“I think while everyone is raring to go, there’s a real pressure that comes with that,” says Rachel, 24, from London. “If it’s supposed to be super easy to get back into the dating scene this summer, but you don’t find anyone – what does that say about you?” These concerns are exacerbated by the fact that we’ve spent so much time in the comfort of our own homes, being able to look how we want without feeling the need to impress anybody.
“Lockdown life has offered the security of not having to ‘be beautiful’,” says clinical psychologist Marc Hekster. “There have been no places to go and no one to dress up for, so it’s likely that while single people are experiencing excitement and anticipation, they are also concerned that they may have lost the ability to attract another person in the real-life context of dating.”
Of course, people aren’t only anxious about the social aspects of dating again. There are still uncertainties when it comes to our health, leading researchers to say that the safest sex you can have is no sex at all. Written by Will Nutland, honorary assistant professor at the London School of Hygiene & Tropical Medicine, the online resource, How to Have Sex These Days: Navigating Covid When Horny, champions virtual sex above all other forms, stating that, if you insist on having real-life sex, the safest way is to do so with just one person (“find a f*** buddy” it reads) or reducing the number of hook-ups you have – something that directly opposes the promiscuity synonymous with a summer of love.
For some single people, whether or not you have a summer of love depends on your priorities. While the idea of a months-long period of casual sex appeals to some, it won’t to others. “Having an extended period without the opportunity to date properly definitely made me feel like I was falling behind in terms of finding love,” says Jade, 26. “So to go from that to a so-called ‘summer of love’ where I seemingly have plenty of options but potentially not actually make any connections definitely makes me concerned.”
The shift from wanting something casual to something serious is one that many single people have made in the last year. With the absence of physical contact, the pace at which people dated slowed right down, with dating app users making judgments on potential partners based on other forms of compatibility as opposed to just how much they wanted to jump into bed with someone. It looks like this might have a long-lasting impact, as data from OK Cupid found that 88 per cent of its users wanted to find a committed relationship within the year, while 84 per cent said they would be seeking an emotional connection over a physical one this summer.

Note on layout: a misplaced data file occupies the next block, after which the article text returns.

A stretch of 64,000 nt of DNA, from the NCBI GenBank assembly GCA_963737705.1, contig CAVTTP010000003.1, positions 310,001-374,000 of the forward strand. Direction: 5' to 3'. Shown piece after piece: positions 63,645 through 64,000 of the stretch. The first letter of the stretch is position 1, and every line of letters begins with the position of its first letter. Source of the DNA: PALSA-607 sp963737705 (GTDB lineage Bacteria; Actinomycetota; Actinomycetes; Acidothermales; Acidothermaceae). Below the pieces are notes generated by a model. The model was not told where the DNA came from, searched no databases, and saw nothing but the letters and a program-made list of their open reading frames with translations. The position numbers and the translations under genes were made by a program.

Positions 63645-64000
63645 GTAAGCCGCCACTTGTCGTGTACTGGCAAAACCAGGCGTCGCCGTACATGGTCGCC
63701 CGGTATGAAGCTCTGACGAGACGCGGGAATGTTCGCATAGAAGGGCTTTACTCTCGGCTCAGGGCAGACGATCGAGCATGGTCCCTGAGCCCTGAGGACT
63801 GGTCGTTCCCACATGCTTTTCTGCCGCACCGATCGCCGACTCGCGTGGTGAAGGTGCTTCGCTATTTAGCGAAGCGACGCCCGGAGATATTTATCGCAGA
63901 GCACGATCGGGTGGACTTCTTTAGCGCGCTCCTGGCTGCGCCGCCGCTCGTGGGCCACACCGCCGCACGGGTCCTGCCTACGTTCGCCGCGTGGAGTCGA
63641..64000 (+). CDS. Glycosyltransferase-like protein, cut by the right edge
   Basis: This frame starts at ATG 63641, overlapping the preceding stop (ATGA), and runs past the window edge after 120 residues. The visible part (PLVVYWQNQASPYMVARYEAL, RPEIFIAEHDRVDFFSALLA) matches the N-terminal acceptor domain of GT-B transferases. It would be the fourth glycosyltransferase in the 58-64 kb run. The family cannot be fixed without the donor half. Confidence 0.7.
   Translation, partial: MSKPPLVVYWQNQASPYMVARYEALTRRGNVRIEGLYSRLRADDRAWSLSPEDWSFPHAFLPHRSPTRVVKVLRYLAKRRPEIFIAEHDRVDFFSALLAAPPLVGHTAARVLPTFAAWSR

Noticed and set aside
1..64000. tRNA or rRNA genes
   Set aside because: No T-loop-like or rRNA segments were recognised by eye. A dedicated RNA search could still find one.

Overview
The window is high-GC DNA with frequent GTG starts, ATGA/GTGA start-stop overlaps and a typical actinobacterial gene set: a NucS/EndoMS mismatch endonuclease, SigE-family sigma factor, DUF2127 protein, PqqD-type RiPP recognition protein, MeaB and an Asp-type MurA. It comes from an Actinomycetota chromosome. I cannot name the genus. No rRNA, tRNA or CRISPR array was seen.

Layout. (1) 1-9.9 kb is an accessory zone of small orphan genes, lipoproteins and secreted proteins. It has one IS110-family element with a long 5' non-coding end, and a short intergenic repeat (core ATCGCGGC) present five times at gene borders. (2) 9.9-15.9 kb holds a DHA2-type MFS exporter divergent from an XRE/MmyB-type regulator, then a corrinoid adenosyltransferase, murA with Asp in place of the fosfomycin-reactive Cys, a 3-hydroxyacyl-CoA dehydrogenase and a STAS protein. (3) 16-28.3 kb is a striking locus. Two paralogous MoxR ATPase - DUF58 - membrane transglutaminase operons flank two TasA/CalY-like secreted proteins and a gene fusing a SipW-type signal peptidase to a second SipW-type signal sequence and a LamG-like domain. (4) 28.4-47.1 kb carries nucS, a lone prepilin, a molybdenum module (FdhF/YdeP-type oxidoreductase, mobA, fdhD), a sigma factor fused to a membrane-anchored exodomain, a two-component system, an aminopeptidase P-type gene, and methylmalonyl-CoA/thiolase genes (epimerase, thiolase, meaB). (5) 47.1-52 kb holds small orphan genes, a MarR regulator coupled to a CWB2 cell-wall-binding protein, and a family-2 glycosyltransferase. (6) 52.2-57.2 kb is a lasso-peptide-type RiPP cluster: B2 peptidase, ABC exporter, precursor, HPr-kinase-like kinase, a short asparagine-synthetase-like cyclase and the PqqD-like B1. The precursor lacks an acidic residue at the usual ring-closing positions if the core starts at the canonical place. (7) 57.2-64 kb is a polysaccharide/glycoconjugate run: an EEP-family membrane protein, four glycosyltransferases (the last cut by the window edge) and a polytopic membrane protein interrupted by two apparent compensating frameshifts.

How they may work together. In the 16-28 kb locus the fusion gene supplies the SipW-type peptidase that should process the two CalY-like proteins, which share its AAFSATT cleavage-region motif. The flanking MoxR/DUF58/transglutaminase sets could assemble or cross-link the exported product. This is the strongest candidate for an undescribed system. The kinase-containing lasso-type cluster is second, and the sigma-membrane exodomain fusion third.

But one of the most difficult things about the prospect of a summer of love is the expectations it creates. The phrase alone conjures up dreams of recklessness, debauchery, and unadulterated pleasure. But grappling with expectation and subsequent disappointment is an all-too-common experience in today’s dating scene, given the people we meet online don’t always match up. These feelings will only be exacerbated if you subscribe to the idea that you’re committed to a summer of no-strings sexual encounters. “It will benefit you psychologically to distance yourself from this concept,” says Kuss.
Taking a different outlook might not only benefit you mentally; it could also improve your chances of finding authentic romance, says Hekster, who calls the summer of love concept “idealistic”. “It is a utopian fantasy, though it isn’t unreasonable,” he says. “Perhaps a more realistic way of looking at it would be as a summer of recovery and adaptation. Love can happen more naturally in that context. It’s so easy to get hurt in the context of sexual abandon, and equally easy to hurt others.”
It’s important to remember, too, that for many people, the trauma of the pandemic won’t simply go away. Hence why it might not be as easy to dive back into the dating scene with force. “Dating often works best when you take things slowly,” says Match’s dating expert Hayley Quinn. “Having a date every night of the week can quickly become emotionally draining.” Instead, Quinn advises maintaining all of the activities that have kept you on track over the past year. “Remember the valuable lessons you may have learned from this time of self-reflection. Focus on quality instead of quantity.”